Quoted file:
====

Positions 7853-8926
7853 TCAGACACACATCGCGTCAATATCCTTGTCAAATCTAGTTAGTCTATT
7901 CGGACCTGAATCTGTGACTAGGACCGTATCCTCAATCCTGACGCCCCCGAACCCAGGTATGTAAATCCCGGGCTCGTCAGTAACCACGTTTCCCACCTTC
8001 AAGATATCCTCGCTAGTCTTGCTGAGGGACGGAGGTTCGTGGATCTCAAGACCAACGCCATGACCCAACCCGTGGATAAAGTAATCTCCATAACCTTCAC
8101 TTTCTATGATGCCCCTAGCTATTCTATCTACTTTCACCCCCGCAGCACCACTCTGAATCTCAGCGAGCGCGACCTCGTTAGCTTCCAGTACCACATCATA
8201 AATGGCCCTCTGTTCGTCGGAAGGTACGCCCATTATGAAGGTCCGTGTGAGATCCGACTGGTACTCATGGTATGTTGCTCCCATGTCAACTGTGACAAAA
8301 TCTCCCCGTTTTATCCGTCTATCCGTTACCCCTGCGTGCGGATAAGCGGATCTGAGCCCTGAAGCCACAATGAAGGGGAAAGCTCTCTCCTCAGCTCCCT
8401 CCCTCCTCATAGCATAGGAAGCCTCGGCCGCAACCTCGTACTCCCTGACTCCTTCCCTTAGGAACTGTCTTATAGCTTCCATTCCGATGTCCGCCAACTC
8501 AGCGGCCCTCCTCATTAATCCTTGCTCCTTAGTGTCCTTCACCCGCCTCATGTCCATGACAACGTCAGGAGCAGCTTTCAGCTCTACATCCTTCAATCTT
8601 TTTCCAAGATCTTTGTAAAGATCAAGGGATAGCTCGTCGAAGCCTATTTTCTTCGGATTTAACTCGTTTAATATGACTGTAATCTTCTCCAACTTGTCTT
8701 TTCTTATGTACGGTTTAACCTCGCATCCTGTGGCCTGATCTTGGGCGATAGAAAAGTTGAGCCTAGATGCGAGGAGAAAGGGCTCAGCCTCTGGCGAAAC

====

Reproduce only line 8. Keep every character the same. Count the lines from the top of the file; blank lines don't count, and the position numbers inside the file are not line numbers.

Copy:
8401 CCCTCCTCATAGCATAGGAAGCCTCGGCCGCAACCTCGTACTCCCTGACTCCTTCCCTTAGGAACTGTCTTATAGCTTCCATTCCGATGTCCGCCAACTC